A frustrated, depraved man ogles then rapes waitress Millie.
This pleasant  romantic interlude is quickly undermined, however, when the movie cuts back to the cocktail lounge and we see that there is a creepy, disturbed man ogling Millie from across the room. Apostolof lingers on the man as he stares at her but also gives us in the audience leering "upskirt" and "downblouse" shots of Millie. Esentially, then, we are viewing her as the pervert in the movie views her. He gropes her thigh as she passes his table, but she casually rebuffs him and continues with her work. This kind of behavior is a pet peeve of many real life cocktail waitresses, who also want you to know that they are not prostitutes and don't appreciate being treated as such.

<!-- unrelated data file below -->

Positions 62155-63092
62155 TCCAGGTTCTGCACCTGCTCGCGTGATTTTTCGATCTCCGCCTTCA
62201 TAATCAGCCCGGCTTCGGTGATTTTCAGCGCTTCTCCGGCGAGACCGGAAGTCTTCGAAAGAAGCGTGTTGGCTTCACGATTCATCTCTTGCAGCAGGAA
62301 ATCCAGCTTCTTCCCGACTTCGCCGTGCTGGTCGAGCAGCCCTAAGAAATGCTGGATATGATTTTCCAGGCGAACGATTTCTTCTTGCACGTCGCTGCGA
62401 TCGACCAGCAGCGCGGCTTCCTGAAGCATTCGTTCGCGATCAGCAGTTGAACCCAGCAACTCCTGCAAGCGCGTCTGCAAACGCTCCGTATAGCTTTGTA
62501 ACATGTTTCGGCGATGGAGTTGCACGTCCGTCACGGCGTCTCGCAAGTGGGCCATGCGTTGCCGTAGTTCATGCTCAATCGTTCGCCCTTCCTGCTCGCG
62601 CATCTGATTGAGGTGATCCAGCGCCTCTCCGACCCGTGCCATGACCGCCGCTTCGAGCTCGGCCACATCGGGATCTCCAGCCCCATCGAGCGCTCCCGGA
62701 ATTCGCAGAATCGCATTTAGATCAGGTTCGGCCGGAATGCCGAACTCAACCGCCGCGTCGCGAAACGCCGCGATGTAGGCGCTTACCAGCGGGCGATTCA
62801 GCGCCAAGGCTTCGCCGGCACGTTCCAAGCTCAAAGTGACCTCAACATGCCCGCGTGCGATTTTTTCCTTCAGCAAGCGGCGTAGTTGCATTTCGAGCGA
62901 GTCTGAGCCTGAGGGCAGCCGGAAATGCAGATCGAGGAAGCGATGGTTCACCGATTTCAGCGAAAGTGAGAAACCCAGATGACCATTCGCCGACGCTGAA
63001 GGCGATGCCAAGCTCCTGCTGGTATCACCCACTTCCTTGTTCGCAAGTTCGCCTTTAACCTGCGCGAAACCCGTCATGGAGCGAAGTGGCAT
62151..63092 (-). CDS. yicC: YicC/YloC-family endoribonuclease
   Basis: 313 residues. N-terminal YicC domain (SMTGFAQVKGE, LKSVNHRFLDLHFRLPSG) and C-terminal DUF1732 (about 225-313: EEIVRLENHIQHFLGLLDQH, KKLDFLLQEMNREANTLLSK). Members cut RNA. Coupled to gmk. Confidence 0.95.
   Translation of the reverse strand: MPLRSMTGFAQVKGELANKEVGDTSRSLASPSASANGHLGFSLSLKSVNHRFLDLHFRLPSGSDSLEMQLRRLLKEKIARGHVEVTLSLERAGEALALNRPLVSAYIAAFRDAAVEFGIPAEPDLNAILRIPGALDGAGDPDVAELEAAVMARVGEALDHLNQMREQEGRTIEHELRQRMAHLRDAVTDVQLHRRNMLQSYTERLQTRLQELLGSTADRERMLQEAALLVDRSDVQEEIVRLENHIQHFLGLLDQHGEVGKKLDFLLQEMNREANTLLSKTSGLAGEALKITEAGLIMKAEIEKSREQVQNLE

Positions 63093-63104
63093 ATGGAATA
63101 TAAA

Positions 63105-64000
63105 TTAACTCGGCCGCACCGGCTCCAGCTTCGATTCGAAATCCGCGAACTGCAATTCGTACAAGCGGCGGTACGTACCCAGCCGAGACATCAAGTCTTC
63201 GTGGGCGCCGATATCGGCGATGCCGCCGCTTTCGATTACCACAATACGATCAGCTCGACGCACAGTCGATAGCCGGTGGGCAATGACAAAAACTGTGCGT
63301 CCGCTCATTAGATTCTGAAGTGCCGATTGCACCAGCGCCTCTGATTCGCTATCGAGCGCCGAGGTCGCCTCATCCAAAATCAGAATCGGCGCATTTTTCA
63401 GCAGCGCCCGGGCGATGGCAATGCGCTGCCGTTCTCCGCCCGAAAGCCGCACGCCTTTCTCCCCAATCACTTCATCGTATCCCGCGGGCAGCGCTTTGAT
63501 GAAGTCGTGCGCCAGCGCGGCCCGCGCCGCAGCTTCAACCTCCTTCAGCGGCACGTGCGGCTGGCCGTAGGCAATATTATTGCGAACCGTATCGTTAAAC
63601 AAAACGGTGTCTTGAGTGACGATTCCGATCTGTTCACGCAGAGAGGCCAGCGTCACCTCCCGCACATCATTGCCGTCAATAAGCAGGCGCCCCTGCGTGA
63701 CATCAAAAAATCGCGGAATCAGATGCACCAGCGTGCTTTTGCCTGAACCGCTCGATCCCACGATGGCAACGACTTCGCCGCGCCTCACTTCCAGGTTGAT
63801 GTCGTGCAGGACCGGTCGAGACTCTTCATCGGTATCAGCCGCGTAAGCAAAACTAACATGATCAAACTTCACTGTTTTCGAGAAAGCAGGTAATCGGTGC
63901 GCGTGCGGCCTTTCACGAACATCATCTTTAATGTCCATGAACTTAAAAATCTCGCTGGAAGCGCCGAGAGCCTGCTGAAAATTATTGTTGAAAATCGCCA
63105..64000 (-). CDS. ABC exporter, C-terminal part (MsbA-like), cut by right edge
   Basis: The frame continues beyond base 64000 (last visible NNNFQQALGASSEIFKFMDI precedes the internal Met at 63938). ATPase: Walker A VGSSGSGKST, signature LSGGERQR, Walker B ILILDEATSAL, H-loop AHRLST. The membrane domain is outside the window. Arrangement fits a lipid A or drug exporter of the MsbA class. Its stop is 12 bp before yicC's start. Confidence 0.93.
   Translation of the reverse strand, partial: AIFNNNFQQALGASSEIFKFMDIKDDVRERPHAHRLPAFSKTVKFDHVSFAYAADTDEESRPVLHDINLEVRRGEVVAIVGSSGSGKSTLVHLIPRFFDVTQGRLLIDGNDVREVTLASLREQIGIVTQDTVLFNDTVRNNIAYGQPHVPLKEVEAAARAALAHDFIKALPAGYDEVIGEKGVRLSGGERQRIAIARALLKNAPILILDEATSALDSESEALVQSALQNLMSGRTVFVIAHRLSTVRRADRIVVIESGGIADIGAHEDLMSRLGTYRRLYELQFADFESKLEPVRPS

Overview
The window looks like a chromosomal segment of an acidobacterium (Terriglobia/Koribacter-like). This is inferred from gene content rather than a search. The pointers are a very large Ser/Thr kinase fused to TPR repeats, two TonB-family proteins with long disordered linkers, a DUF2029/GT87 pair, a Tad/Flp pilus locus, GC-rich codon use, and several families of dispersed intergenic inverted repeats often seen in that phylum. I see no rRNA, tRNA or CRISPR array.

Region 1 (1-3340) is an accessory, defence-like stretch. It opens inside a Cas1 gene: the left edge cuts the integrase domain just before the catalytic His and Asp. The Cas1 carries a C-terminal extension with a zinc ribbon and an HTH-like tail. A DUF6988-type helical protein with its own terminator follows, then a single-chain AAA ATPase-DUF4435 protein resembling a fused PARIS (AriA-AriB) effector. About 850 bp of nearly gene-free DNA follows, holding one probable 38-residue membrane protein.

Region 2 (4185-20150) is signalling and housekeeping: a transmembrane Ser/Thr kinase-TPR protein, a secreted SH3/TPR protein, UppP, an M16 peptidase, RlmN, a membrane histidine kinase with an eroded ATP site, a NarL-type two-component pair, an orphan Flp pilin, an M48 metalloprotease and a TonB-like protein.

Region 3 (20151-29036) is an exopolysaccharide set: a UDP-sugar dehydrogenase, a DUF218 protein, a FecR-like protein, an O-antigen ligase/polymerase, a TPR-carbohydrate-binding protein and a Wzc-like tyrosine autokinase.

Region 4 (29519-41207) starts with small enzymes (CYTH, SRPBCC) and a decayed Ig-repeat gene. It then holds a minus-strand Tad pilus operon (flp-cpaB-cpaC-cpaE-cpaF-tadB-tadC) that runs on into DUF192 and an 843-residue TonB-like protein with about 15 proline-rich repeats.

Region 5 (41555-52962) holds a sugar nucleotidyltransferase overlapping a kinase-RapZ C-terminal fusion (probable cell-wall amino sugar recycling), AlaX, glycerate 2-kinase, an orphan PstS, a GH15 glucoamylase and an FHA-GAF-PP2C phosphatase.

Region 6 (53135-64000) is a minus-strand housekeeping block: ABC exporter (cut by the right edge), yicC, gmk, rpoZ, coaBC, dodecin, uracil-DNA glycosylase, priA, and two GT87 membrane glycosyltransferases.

No Ed Wood sex film would be complete without a horrific scene which completely negates the attempt at eroticism, so experienced Wood-ologists will be prepared for what comes next. The pervert overhears Millie telling Toni and Larry that she's done for the night and follows her to the parking lot where he accosts her, drags her into his own car, and brutally rapes her. Here, as nowhere else in the film, Jaime Mendoza-Nava's score is tense and unnerving. But Steve Apostolof does one of his characteristic 180-degree turns and cuts back to the bar, where blond-haired piano man Tom (Douglas Frey, also wearing an ascot) pumps out the usual lounge lizard Muzak for the benefit of the place's contented customers. Then, it's back to the nightmarish rape scene, and the horror movie music resumes. Millie's rape goes on for several long minutes of screen time, with the assailant thrusting away without mercy and his victim screaming in agony.